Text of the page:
To bring this back to a headspace teaching opportunity, fighters can capitalize on this desire as a way to improve their fight. If you can step into your hero’s mindset, you will fight more like one. Then all that drilling and practice you do will really begin to display itself. (Just remember, with great power comes great responsibility. 😉 )
And if you’re -not- one of those limelight-loving heroes, or maybe even if you are…we have quieter subtler types, too! What about them?
Unexpected Point Two: Introverts Feel Safe Here
A notable number of the people I spoke to identified as introverts. Some were folks you might expect, and some weren’t. These people found that the rapier bout, or interaction within the community, gives them a safe space to connect with others in ways that make them feel comfortable and less overwhelmed. This observation may be true of many sports and organized activities. It’s definitely at play for Caidan Rapier in specific ways:
On the Field: A one on one fight can be a fairly intimate space. Some fighters find that the kind of connection one can have with an opponent on the field is unique and moving, especially when the fight is particularly artful. This mental rapport can be deep and intense, and allow individuals who would not otherwise share something that powerful with others to come together in a mental and physical connection. This feeling uniquely walks the line between the creative (like a partnered dance) and the destructive (there is going to be an end, and a winner). It seems to make for a special kind of alchemy which is compelling to a number of fighters.
If this is where the Joy of the fight is for you, seeking that rapport whenever possible can make your fight stronger and more artful, and often more fun than it might otherwise be.
Off the Field: The prescriptive nature of our tournament routines, and our pomp and circumstance, are helpful for those who have difficulty feeling socially savvy. The court environment has clear expectations for behavior, and the standard format for tournament interaction provides an easy template for fighters to interact and be a part of something bigger in a way that feels socially safe. Some in this category found that the spotlight of court appearances and group attention was more comfortable because the SCA has known scripts, for receiving awards, for being a tournament winner or champion. Others, however, found that, as more attention was placed on them as their skill and involvement rose, they had a harder time enjoying themselves. Mostly they wanted a safe place to just unassumingly enjoy their friends and their swords.
In either case, whether you enjoy the theatre of court or just want to relax with your friends, consistent rituals built on our common activities can provide another tool to help you hone your fighting ‘zone’ as well as ease and relax you into a familiar and friendly space.
Chat me up if you want to try and leverage any of these suggestions for yourself, or if you know of situations which get in your way when you try to do this.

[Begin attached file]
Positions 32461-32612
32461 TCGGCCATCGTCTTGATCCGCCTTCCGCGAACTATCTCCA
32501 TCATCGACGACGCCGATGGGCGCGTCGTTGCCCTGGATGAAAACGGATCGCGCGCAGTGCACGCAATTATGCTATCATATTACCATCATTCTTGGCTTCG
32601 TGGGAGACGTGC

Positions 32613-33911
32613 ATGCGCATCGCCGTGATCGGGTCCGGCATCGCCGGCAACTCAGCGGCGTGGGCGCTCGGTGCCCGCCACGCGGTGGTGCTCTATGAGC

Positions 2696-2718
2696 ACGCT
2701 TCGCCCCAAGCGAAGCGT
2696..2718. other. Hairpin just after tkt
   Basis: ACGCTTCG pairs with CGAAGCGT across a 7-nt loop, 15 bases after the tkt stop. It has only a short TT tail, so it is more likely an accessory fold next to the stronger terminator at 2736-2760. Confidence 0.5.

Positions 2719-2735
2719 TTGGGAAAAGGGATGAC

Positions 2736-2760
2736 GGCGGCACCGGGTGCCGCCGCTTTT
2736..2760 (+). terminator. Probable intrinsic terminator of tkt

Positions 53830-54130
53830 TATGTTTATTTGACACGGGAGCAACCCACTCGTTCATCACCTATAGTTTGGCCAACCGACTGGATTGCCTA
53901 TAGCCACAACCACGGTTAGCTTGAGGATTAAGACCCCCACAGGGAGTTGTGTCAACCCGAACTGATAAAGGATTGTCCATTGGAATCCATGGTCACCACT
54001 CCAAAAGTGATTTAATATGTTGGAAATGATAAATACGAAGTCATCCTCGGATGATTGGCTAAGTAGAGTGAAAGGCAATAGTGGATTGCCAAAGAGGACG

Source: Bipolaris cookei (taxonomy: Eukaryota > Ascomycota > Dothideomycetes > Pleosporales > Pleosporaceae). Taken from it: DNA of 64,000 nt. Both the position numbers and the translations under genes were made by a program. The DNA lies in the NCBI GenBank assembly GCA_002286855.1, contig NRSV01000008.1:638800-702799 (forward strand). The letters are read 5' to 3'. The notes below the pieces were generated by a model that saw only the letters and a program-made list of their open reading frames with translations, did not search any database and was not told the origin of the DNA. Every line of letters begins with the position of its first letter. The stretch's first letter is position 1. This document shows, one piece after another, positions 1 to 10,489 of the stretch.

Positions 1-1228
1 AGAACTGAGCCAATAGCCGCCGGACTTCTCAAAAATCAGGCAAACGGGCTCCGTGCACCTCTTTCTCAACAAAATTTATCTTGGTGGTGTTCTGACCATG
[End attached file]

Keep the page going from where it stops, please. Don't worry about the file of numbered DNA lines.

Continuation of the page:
What’s Next, Mora?
This study was fascinating for me. I was already cognizant of the range of ages, genders, shapes, sizes and body types which our art/sport supports. The interpersonal aspects prove to be yet another facet where our appeal crosses boundaries very well. As someone who has grown increasingly aware of the introverts in my life, I’m incredibly grateful and inspired that a sport like SCA Rapier proves itself to be a good environment for so many. Whether people prefer to be quietly active, or explore being larger than life, we have a versatile platform for exercise, competition, growth, connection, and community. When we can support the unique synergies of rapier, it allows a wide and varied range of gentles participate in our activity. We in Caid are the richer for it. (Mmm, synergy…)
There were also several things that people found frustrating about fighting Rapier in Caid and I feel that an exploration of these issues will help enrich our community and personal games as well. I also want to expand on my discussion of what we can do as a community to build up the positives and what we can do to promote activities and forms that will most feed our Passions. Since I cannot ever make anything I write sufficiently short (there’s so much interesting to observe!!) I shall provide a follow-on article with discussion of these matters anon.
I’m very much looking for more conversations on these subjects. Especially if my list misses something that’s a major motivator for you, I’d love to hear about it! And if you want to talk about tournament or event ideas that cater to these drivers, that would be great, since I’m writing an article about that very soon!
Here Endeth Part I. I thank thee for thy attention. ~Donna Mora the Inquisitive
Donna Mora Ottavia Spadera has been living the the Shire of Isles and fighting rapier since 1999. She is particularly passionate about ambiance and headspace in the SCA, working to understand the whys, hows, and history of many courtly arts, including swordplay, performance arts, and the arts of hospitality, as well as the role of the SCA as a welcoming social community. When not on the rapier field, one is likely to find Mora running her Salon at the sign of the Sable Hart, enjoying conversation and company, baubling and philosophical discourse…or you may possibly locate her tailing a passel of village children and reminding them to play honorably with one another.